Proposals to set up a national network of court spokesmen are being
considered by the Lord Chancellor’s Department as part of a drive to
improve public opinion of judges.
The idea, if it is approved by judges, the court service and the Lord
Chancellor, would be piloted in a selection of courts later this
The Government wants better information about sentencing policy to be
made available to the public and the media, after a Home Office survey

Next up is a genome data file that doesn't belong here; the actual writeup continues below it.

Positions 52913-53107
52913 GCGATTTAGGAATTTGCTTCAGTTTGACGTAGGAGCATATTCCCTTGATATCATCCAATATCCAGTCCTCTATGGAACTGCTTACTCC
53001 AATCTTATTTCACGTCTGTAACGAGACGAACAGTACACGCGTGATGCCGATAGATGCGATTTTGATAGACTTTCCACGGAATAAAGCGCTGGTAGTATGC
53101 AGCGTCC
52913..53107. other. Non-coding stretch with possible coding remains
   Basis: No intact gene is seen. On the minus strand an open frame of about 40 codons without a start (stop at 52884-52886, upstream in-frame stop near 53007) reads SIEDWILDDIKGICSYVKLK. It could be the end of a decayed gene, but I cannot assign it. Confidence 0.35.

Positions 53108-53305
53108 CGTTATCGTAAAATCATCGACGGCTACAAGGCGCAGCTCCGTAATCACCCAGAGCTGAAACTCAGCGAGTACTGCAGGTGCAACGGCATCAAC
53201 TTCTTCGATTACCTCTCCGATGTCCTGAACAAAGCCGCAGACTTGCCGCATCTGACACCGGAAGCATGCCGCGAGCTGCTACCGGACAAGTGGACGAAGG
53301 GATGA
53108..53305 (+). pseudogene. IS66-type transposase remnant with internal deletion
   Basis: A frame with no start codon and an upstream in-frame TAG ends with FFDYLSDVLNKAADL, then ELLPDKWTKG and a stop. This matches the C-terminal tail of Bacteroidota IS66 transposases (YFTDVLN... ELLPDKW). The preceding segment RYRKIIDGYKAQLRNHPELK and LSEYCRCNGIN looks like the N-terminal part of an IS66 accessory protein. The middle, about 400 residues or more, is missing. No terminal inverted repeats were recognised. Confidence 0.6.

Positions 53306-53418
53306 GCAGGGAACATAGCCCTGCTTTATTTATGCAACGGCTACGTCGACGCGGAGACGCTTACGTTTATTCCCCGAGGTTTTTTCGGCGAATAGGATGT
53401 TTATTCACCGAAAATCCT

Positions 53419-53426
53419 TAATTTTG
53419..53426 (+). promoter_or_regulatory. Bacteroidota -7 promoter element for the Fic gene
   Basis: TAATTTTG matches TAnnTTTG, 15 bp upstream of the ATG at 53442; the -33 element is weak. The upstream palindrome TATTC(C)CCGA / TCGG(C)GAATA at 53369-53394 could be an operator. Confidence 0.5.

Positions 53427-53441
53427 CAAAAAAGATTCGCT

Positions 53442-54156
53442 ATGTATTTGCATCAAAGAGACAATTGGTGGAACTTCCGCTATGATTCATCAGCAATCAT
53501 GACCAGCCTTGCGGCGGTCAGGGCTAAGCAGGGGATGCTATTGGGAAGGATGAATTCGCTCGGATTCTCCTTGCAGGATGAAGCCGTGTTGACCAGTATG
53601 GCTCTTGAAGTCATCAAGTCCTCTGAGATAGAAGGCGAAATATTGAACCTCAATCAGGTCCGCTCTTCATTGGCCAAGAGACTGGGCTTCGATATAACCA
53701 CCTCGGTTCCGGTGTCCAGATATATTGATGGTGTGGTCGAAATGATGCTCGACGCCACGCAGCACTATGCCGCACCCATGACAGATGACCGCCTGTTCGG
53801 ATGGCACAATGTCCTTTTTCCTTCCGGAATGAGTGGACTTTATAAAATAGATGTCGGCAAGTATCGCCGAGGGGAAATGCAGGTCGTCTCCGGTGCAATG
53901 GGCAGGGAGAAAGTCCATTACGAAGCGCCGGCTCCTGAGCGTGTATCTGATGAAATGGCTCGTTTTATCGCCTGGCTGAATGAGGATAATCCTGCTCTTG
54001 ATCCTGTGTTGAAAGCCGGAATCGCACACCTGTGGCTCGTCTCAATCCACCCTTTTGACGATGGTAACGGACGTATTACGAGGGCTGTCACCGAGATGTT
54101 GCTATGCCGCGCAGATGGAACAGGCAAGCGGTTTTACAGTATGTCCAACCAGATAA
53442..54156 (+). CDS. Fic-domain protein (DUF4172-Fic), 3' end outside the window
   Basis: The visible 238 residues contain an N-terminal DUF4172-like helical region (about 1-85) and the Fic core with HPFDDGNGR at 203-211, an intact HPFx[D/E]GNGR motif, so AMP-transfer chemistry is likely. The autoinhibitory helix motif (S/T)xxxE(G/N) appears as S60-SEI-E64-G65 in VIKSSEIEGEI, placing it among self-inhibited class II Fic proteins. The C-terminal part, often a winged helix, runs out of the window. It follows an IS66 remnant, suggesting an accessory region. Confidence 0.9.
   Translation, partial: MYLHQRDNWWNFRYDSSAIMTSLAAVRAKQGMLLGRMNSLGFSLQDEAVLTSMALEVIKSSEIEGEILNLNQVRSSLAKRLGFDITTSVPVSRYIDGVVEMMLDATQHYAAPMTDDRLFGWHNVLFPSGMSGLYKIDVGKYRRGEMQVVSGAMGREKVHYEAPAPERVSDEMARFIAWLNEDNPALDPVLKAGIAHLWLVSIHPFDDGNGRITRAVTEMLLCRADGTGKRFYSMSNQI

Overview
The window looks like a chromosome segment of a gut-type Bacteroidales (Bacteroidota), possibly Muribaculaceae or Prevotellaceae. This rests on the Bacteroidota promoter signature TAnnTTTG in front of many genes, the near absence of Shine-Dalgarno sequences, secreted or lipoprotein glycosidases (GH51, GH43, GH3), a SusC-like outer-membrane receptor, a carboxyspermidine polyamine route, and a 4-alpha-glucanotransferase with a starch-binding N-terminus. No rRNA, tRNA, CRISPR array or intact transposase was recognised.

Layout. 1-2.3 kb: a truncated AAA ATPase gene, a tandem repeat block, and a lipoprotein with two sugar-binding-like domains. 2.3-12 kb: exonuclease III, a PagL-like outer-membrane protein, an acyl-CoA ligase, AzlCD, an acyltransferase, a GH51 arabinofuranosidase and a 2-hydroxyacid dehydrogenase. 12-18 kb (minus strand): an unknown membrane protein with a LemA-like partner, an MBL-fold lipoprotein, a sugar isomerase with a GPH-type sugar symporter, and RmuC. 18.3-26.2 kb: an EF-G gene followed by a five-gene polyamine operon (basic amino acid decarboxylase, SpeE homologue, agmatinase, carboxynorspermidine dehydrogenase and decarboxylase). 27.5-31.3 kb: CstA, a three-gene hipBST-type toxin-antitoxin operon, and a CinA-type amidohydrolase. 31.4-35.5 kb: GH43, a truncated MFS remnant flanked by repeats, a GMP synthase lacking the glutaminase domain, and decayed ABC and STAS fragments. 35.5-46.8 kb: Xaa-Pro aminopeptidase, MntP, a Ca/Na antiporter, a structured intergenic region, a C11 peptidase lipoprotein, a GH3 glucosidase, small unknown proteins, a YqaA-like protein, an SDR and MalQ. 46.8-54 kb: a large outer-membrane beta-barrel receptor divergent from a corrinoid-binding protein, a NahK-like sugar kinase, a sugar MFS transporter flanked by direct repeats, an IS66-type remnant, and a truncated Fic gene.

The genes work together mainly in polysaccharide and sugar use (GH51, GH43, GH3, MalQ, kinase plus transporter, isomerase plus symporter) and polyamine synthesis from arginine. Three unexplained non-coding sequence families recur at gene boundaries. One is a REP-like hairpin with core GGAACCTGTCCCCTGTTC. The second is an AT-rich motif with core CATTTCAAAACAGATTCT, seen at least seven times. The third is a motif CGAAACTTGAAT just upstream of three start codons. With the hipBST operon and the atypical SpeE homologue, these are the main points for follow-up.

published this week showed the public think judges are too lenient on
’Widespread cynicism about justice ... is founded on systematic public
ignorance,’ according to the survey.
At present, court managers, previously known as chief clerks, answer
purely factual questions from the media. Reporters are referred to the
Lord Chancellor’s press office for in-depth briefings.
Judges have no press office, although the Lord Chief Justice, Lord
Bingham of Cornhill, has a private secretary, Nick Chibnall, who acts as
Michael Streeter, legal affairs correspondent for the Independent, said
the proposals would only be effective if court spokesmen were properly
trained. ’Judges and court managers will need to be proactive in
spotting and dealing with potentially controversial cases,’ he said.